Just one and a half hours from coastal Orange County lies the thriving “ghost town” of Pioneertown. This unassuming Metropolis was constructed in 1946 by Hollywood financiers, including actors Roy Rogers and Gene Autry. Their aim was to establish a place near Los Angeles suitable for filming, and intriguing enough for the public to experience the Wild West.
Pioneertown also hosts the now-famous Pappy and Harriet’s, a Western-themed restaurant that has, in recent years, hosted numerous prominent musical acts, including some guy named Paul McCartney.
So, we have a western town hosting well-known musical acts. Seems perfect for a punk rock show, right? Right! Die Spitz and Amyl and the Sniffers. Yes, perfect. Seriously it was perfect.
Opening the show were Die Spitz, a four-piece band of girls, and fittingly for this western theme, they are from Austin, TX. These girls literally look like who you’d want your son (or daughter) to date. The girl-next-door look; soft, pretty, demur. That is until these sweet little “thangs” turn up the volume and melt your face off. Bless yer heart.
They really turned it up! Ripping through an all-too-short set of songs from their newly released album “Teeth;” “Marrow Bone,” “Groping Dogs Gushing Blood,” “Hair of Dog” (definitely a dog theme going on), “Grip,” and “Monkey Song” were a few. As harsh as all that may sound, they were very well-written songs with some really dark lyrics, but for some reason you felt good hearing them. In fact this album has been on repeat for me since the show, but I’m kind of twisted… maybe you are too. Give it a listen.
Amyl and the Sniffers kicked off the show with “Control” from their debut album. While lyrically not a song I would expect, it was a choice that proved to be a good one. It was nice to see them start with a song that dates back to their beginnings.
The punchy guitar riff and front-woman Amy Taylor’s dynamic entrance and infectious smile that just does not go away, along with the consistently thought-provoking lyrics, established the mood for the evening.
The audience got more chaotic with each tune from the 18-song setlist, with crowd surfers, mosh pits, the always present person that passes out in the middle of said pit, beers flying, people singing, people screaming. It built up, louder and faster with each song. That’s exactly what happened with only the second song played, the aptly titled “Freaks to the Front,” people got crazy. Freaks!
Taylor enjoyed the crowd’s enthusiasm, actually grabbing the attention of the crowd surfers as they came over the rail. Once, she stepped off the stage to allow a girl to sing with her while being escorted to the side and another time just grabbing one and showering her with affection before she too was hauled off to the side.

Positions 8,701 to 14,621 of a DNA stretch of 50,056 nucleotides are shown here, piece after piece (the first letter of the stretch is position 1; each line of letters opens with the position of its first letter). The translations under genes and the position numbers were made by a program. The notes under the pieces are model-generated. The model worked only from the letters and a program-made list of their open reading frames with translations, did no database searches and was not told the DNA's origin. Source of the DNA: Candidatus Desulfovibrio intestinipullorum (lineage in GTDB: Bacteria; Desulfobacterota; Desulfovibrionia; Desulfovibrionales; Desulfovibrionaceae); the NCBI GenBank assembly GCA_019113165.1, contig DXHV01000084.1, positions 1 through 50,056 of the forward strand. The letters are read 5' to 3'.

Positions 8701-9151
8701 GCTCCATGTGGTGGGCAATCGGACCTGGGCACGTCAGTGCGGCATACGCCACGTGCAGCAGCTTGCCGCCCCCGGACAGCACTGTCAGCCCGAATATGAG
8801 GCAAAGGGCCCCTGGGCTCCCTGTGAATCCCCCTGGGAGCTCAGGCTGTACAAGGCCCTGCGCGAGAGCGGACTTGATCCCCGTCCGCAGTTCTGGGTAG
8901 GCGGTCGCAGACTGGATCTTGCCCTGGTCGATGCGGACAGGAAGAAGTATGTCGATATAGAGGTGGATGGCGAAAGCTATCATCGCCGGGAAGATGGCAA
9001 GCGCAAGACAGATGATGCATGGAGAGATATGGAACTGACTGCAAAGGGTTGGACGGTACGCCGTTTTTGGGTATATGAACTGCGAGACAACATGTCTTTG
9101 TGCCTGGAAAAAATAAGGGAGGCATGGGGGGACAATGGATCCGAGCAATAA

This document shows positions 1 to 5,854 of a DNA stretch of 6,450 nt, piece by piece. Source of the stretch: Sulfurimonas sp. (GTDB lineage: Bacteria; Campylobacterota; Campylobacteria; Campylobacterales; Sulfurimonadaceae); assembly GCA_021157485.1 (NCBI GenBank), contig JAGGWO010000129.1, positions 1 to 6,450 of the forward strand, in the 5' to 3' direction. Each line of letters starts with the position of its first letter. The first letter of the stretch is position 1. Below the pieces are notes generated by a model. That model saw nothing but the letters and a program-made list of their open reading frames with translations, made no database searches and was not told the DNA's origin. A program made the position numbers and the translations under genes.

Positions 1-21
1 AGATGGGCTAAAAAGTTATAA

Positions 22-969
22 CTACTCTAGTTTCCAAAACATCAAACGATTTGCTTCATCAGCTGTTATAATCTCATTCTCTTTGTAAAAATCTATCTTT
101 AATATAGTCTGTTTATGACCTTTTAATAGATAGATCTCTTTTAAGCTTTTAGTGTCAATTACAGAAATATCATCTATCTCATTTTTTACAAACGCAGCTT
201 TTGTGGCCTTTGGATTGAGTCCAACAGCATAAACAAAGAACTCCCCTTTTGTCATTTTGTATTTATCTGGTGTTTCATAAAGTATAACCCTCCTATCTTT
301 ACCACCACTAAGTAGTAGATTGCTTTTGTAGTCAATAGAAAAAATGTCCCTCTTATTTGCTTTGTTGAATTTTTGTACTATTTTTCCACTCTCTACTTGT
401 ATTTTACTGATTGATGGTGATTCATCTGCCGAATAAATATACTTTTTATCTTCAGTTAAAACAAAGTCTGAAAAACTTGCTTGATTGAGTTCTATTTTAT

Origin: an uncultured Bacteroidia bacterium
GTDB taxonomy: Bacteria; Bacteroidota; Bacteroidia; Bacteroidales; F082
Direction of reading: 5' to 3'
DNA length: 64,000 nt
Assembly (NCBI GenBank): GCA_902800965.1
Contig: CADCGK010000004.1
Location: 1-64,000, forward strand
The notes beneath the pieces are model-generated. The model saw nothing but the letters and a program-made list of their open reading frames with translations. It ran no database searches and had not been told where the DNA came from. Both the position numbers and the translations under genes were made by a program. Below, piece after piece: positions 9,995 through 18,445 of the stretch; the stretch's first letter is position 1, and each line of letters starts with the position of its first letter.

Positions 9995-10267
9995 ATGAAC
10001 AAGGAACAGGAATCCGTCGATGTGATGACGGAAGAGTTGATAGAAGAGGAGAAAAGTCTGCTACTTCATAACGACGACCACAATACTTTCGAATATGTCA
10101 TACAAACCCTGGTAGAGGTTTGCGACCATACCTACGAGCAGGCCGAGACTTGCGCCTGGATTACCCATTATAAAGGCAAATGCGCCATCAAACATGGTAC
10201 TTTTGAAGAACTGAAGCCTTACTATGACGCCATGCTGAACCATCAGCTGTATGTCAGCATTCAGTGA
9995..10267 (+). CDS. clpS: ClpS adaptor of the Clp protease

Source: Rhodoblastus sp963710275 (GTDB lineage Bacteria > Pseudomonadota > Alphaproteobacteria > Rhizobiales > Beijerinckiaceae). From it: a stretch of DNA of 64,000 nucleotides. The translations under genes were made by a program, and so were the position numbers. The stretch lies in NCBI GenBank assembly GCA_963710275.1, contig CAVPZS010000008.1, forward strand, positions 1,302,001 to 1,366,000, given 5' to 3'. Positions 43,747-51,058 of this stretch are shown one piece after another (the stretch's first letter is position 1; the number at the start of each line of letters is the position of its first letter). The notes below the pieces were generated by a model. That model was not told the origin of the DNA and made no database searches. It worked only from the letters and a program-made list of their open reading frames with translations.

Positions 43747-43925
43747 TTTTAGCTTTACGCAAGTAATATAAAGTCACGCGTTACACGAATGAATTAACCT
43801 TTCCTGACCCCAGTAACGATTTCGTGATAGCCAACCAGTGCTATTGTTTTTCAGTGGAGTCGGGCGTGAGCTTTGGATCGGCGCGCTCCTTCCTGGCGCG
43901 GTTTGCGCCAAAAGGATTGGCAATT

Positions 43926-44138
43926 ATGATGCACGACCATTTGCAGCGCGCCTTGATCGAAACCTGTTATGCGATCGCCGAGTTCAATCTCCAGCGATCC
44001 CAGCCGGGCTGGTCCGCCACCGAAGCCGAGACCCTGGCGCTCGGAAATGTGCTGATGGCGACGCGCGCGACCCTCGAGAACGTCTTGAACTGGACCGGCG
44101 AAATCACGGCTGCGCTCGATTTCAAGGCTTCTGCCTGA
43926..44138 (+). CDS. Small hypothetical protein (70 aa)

Taylor, realizing the swarm of cameras, ensured that everyone had their moment to capture unique shots. She interacted with dozens of cameras, pointing, flexing, and singing, adding an extra layer of significance to the night.
The Australian band exceeded all expectations, delivering a show that would be unforgettable. Their unfiltered and raw sound, and relatable yet forceful lyrics left no doubt that everyone left the venue with a sense of contentment, having witnessed a truly remarkable performance by this explosive band.
They didn’t slow down, not even for a second as the show continued with the energy getting even higher with songs like “Maggot,” which is a song about acceptance and love with lyrics like:
“Because you are who you are, I like who you are To me you’re incredibly hot, To the music you’re moving Your movements consume mе And I said what I felt and I said it with intention”
She sang to the audience; we were her “maggots” and she loved all of us for who we were. Seriously, it felt real!
Bands these days seem compelled to project a hardcore, enigmatic, and edgy facade, which has grown into a tiresome cliché, often resulting in a disingenuous portrayal of their music. However, bands like Amyl and the Sniffers, who perform with genuine enthusiasm and joy, inevitably radiate that infectious energy to the audience.
Although their lyrics may touch on topics that trouble them, the band’s primary goal is to purge negativity and revel in the moment just as the lyrics for “Guided By Angels” would indicate.
The spirit of Amyl and the Sniffers revolves around empowerment, reminding us to not take ourselves too seriously in the pursuit of coolness, both at concerts and in life.
In their live performances, you are welcomed into their world, a world where punk is presented with a grin and an almost metaphorical punch to the senses.
I know I missed discussing many specific songs but I really wanted to express what an Amyl and the Sniffers show is all about. They don’t make the show just about them; it’s every bit as much about you as anything. They know without you they wouldn’t be there and they want to show you love for making it happen.